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Joseph Paller Jr.
USC Gould School of Law

Joseph Paller Jr.

Lecturer in Law

699 Exposition Blvd. Los Angeles, CA 90089-0074 USA

Last Updated: June 26, 2018




Joseph L. Paller, Jr. is a principal of Gilbert & Sackman. He represents labor unions, employee benefit plans, and plaintiffs in class action litigation. The Daily Journal has ranked Paller as one of the top 75 employment attorneys in California. He was ranked as the “2017 Lawyer of the Year” in the greater Los Angeles area in the field of Labor Law - Union. Paller is one of a handful of lawyers in North America who has been elected as both a Fellow of the College of Labor and Employment Lawyers and a Fellow of the American College of Employee Benefits Counsel in recognition of his contributions to those fields of specialization. He has been recognized as a Southern California Super Lawyer for 15 consecutive years, as well as by Best Lawyers in America, and many similar organizations. Paller is chair of the Personnel Commission of the Los Angeles Unified School District, which provides civil service protections for 38,000 classified employees in the nation’s second largest school district. He has served on the Commission since 2001. He was honored as the 2017 Distinguished Personnel Commissioner by the California School Personnel Commissioners Association. Since 1995, Paller has served as an employment dispute arbitrator for the American Arbitration Association. He is a former member of the Board of Directors of the AFL-CIO Lawyers Coordinating Committee in Washington, D.C. He served as chair of the Labor and Employment Law Section of the Los Angeles County Bar Association from 1993 to 1994, and has been a member of the Section's Executive Committee since 1987.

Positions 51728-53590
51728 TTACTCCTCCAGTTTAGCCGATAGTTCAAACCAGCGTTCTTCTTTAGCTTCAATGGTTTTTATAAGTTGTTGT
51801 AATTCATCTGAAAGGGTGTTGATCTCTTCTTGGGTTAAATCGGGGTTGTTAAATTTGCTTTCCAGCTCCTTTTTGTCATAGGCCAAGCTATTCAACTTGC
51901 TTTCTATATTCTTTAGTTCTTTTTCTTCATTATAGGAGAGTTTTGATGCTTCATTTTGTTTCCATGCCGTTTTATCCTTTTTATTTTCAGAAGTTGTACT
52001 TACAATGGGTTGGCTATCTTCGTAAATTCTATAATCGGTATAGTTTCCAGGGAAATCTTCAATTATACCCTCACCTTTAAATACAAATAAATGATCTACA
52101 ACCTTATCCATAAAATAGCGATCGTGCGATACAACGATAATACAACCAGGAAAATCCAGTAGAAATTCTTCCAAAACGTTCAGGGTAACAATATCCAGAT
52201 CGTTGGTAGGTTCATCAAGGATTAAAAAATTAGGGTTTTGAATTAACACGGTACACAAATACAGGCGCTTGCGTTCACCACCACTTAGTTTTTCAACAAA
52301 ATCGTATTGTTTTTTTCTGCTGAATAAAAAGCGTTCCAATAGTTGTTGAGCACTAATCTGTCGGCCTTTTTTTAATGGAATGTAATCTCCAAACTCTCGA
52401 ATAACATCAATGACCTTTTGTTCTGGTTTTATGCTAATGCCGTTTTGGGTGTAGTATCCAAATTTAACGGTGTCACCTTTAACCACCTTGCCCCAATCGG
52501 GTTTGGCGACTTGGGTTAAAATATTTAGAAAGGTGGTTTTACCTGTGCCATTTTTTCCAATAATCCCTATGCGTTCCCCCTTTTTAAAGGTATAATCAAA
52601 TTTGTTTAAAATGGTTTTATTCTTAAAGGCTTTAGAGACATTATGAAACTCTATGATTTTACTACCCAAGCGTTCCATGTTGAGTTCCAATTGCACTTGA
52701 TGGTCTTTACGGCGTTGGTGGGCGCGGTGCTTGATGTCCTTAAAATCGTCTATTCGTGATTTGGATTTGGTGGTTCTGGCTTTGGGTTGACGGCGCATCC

Paller has been admitted to practice law in California, Nevada, New York and Pennsylvania. He is a graduate of the UCLA School of Law.  He teaches Labor Arbitration.
 

FACULTY IN THE NEWS

Bloomberg Government
June 22, 2022
Re: Franita Tolson

Franita Tolson was interviewed about how federal lawsuits from North Carolina, Alabama, and Arkansas test the limits of the Voting Rights Act, the boundaries of state government authority, and the ability of voting rights groups to file racial gerrymandering cases. “These doctrines and approaches in these cases fundamentally reset the rules of the game,” she said. “In 2030 we will live in a completely different world than we lived in in 2020, and 2020 was not favorable to minority voters at all.”

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